Sending an informative and efficient offer letter will help you secure the best talent for your team. Learn more about writing an offer letter and find a job offer letter template that fits your situation.
You want to fill open positions in your company with the best possible candidates, and the job posting and interviewing process is cumbersome enough. Sending an informative and efficient offer letter will help you secure the best talent for your team. Keep reading to learn more about writing an offer letter and find a job offer letter template that fits your situation.

What is an offer letter?

Once you’ve identified your top candidate, you’ll want to promptly extend a verbal offer and then follow up with an emailed offer letter.

This offer letter is not the same as an employment contract. The purpose of an offer letter is to give the candidate all the essential information they need to consider and accept the position.

After they’ve signed the offer letter, you can move on to gathering more information (such as background and reference checks) and negotiating the final employment contract. If the offer is rejected, you can move on to other top candidates. Most frequently, you send an offer letter over email and request an e-signature to accept the offer.

What should an offer letter include?

An offer letter will help the candidate feel confident about their choice to work with you. You want them to have all the information they need to commit to your company and be excited about it. Make sure your offer includes these things:

  • Company letterhead. Make sure this is high resolution since it will help your candidate know that this is a legitimate offer and not a scam. It’s best included at the top of your letter. It will also help them connect the offer with your interviews and other communications.
  • Job title and brief description. These items should have already been discussed at length during interviews, so you don’t have to make the description any longer than a few sentences. The job title and description are an important reminder to the candidate of which job they’re accepting, as it’s possible they applied for more than one position in your company.
  • Compensation and benefits. It’s good to give details on compensation since that will help your candidate feel confident enough to accept the job. Details include the hourly wage or yearly salary, pay schedule (and maybe even methods), vacation days, health insurance, and retirement benefits. You won’t want to overwhelm them with the details you might have in an onboarding packet, though. You just want the candidate to have a clear picture of the total pay and benefits they can expect from your company.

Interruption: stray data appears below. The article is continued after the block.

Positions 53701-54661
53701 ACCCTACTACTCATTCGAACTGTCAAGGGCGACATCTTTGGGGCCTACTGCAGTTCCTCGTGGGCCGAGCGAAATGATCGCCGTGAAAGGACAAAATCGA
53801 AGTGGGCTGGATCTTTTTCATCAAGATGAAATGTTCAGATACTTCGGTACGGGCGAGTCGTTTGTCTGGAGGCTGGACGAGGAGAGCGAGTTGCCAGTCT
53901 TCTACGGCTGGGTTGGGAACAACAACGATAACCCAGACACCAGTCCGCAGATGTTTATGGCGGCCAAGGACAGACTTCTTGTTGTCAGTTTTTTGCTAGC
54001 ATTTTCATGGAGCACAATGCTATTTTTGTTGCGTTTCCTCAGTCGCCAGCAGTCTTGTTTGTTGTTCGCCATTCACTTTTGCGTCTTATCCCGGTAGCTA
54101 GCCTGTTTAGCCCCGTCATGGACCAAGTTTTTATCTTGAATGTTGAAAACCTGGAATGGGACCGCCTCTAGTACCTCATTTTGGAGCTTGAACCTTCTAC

• Contingencies and termination conditions. Make sure that your candidate isn’t taken off guard if there are a few extra requirements you have to make sure they meet before they’re officially hired. In fact, an offer letter is a great opportunity to include forms for them to fill out or information about background checks. You’ll also want to briefly reference the at-will employment law in your state. These are areas of the letter that might be helpful to review with a lawyer.
  • Contact information. If your candidate has any questions about the offer, you want them to be able to reach you quickly. Include a phone number and email, and encourage them to reach out promptly with questions or concerns.
  • Deadline. Deadlines help prompt the job candidate to respond to the offer instead of leaving you hanging. They’re also a sort of insurance in case your top pick ghosts you, establishing a set date after which you can reach out to the next candidate.
  • Signature line. Include a clear request with your deadline to send the letter back with a signature. This can be the starting point for your employment contract. Using a PDF and Adobe’s online e-signature tools can make it easy for your prospective employee to get back to you sooner.

These are just the key elements of an offer letter. You’ll find more examples of what to include in an offer letter in the sample letters included later in this article.

Tips for writing a job offer letter.

With some good templates and a little bit of practice, you’ll find that writing a solid job offer letter is not a difficult part of the hiring process.

  1. Always verbally offer the job first.

    If you have a verbal conversation first, you’ll know that they’re expecting the offer letter. You’ll also have an idea of how interested they are and be able to nail down a start date.

  2. Stay informative and brief.

    You want to make sure that every sentence you’re using has an informative purpose. Getting thorough information is the main way your candidate can weigh their options and hopefully choose your company. Remember to focus on offering information that can help with this decision-making.

  3. Keep your letter professional.

    This includes a direct subject line that encourages the prospective employee to open your email. It also helps if you send your offer letter as a PDF.

As a bonus, try to make the tone of your job offer reflect your company culture. It will help the candidate understand what it will be like to work with your company and decide if they’ll be a good fit.

Whether you’re fairly new to writing job offers or you just want to increase your efficiency, our templates can help. Simply download an employment offer letter template from the selection below and fill in the appropriate information. Remember that these are samples, not strict outlines, so they’re fully customizable. Open your PDF letter sample with Adobe Acrobat online services to edit and fill out the PDF for free.

General offer letter template.